Back to Nature (Published on TBNWeekly.com - Aug. 16, 2006)
Its a flamingo?
What is the state bird of Florida? Most people will answer, flamingo.
Floridas image is ironically associated with Flamingos. Bright pink flamingos
flatter logos, billboards, restaurant menus, travel brochures, and thousands of
plastic flamingos decorate Florida gardens, campgrounds, beach towels, etc.
Floridians are familiar with the site of large, pink birds wading in the shallow
waters around the bay.
|Photo by Rick Tremmel
|Roseate spoonbills wade in the
warm, shallow waters near the Courtney Campbell Causeway.
dont tell anyone, but those are not flamingos! Those large, pink
wading birds out there in the waters around the bay are roseate spoonbills.
Although reports document greater flamingos were once numerous in Florida, these
birds are, for the most part, visitors to Florida. Flamingos are recorded in south
Florida, specifically Cape Sable and Everglades National Park. Most often the
flamingo you identify is an escapee from a local zoo.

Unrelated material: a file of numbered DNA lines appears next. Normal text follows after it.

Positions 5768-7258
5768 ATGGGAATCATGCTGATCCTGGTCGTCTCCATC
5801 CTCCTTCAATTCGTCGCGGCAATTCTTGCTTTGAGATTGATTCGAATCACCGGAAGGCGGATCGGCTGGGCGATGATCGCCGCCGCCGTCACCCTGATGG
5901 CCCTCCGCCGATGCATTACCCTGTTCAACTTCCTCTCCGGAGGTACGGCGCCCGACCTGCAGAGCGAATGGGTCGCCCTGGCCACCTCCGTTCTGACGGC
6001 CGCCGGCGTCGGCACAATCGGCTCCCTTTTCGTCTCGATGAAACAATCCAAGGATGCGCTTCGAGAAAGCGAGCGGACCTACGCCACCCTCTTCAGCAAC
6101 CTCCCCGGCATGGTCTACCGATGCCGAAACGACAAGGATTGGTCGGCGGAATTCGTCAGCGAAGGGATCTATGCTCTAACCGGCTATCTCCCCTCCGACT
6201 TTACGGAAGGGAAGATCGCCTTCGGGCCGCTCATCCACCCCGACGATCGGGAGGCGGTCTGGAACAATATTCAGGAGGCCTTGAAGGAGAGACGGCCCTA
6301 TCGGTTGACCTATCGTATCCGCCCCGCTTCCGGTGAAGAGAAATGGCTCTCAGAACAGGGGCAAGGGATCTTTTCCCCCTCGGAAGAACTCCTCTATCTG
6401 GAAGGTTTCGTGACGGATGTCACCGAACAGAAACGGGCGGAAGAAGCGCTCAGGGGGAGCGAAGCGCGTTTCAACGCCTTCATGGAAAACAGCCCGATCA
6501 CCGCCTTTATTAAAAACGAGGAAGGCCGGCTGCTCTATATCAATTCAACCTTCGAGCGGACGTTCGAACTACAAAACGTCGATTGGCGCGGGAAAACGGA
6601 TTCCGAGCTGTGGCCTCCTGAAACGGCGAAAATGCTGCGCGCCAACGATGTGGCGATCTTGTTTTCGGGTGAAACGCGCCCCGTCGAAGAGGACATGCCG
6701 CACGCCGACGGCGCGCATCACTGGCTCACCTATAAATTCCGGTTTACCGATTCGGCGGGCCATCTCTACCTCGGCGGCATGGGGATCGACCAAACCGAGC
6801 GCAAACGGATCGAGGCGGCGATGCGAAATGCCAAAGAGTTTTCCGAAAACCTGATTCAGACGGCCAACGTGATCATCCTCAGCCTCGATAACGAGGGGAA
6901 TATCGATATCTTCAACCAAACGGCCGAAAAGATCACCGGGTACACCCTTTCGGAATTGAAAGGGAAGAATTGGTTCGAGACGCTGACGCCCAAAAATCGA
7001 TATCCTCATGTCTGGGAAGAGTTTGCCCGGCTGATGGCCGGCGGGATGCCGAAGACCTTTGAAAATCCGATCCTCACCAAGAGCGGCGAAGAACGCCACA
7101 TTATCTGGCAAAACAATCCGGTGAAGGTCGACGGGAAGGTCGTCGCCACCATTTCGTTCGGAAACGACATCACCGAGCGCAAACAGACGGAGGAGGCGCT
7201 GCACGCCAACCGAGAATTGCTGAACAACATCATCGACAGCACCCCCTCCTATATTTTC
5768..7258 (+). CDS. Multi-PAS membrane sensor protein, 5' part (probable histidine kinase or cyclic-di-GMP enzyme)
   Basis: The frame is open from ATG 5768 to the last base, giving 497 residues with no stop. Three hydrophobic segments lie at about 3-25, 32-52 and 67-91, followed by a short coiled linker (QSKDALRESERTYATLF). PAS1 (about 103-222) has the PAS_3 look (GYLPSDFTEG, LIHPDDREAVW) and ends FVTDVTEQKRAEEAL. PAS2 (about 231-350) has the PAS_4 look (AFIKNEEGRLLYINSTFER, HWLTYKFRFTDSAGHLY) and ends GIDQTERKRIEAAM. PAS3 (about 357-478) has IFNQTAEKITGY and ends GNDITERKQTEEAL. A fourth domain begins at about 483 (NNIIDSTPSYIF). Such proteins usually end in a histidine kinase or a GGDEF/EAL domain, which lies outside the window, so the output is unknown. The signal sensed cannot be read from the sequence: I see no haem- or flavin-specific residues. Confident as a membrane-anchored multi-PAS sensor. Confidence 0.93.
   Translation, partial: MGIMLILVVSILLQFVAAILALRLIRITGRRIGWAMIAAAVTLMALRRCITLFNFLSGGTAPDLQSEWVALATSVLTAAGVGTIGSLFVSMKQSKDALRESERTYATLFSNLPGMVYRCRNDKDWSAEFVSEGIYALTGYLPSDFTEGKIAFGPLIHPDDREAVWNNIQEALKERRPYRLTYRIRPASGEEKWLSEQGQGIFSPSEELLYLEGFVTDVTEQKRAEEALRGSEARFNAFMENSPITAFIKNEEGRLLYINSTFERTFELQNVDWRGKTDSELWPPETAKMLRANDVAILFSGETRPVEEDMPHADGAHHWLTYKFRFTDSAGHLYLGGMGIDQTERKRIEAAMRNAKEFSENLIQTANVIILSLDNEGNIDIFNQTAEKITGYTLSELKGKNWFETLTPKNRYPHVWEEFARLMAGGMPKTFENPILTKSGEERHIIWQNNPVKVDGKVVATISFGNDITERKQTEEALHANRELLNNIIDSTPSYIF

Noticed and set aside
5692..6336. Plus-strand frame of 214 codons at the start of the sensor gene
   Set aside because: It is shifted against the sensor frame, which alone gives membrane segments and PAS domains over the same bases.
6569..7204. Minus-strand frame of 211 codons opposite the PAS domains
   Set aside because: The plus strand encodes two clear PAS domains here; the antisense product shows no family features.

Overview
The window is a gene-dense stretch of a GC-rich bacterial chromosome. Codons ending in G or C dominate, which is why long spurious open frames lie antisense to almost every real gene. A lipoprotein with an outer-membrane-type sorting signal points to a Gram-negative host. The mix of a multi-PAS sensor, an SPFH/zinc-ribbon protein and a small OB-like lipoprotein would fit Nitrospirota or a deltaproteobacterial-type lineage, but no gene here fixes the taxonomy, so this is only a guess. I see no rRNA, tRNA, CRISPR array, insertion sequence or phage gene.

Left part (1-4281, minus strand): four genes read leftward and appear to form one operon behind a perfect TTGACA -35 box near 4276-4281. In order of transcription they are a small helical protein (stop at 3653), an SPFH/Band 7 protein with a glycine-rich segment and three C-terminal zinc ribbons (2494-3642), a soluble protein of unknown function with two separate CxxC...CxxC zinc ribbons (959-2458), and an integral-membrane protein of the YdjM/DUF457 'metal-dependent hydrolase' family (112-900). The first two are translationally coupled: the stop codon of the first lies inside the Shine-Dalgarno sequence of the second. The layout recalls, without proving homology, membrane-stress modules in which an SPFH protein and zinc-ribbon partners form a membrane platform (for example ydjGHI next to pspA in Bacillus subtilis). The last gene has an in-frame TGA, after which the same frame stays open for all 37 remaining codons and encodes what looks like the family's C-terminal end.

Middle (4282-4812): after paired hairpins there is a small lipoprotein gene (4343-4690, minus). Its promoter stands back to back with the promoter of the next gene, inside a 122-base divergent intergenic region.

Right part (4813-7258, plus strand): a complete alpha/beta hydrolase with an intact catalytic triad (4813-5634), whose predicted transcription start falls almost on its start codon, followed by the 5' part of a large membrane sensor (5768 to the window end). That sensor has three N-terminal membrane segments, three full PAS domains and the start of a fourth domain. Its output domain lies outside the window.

Roseate spoonbills, Platalea ajaja, are native to Florida and are commonly seen by
residents of the Tampa Bay area. The roseate spoonbill, once hunted to near
extinction, is making a slow recovery. Habitat destruction, human invasion is this
birds largest enemy.
Roseate spoonbills are fascinating birds to watch. They are perfectly equipped to
feed in our shallow waters on fish, frogs and other aquatic invertebrates, while
sweeping their flat, spoon-like bills from side to side. Their head is bare and
appears grayish-green. The spoonbills neck is white. The lower back plumage,
wings, and belly are light to bright pink. Spoonbills breed from the Florida Keys
north to Tampa Bay. Roseate spoonbills nest in mangroves, laying two to five
Common places to observe the roseate spoonbill: Philippe Park, 2525 Philippe
Pkwy., Safety Harbor, FL 34695, 669-1947; Boca Ciega Millennium Park, 12410 74th
Ave. N., Seminole, FL 33772, 588-4882. Just off the Weedon Island Preserve is a
roseate spoonbill colony and rookery that can be observed by boat, back to
By the way, the northern mockingbird is the state bird of Florida.
Karen can be reached at MyMuddyPawsStudio@gmail.com.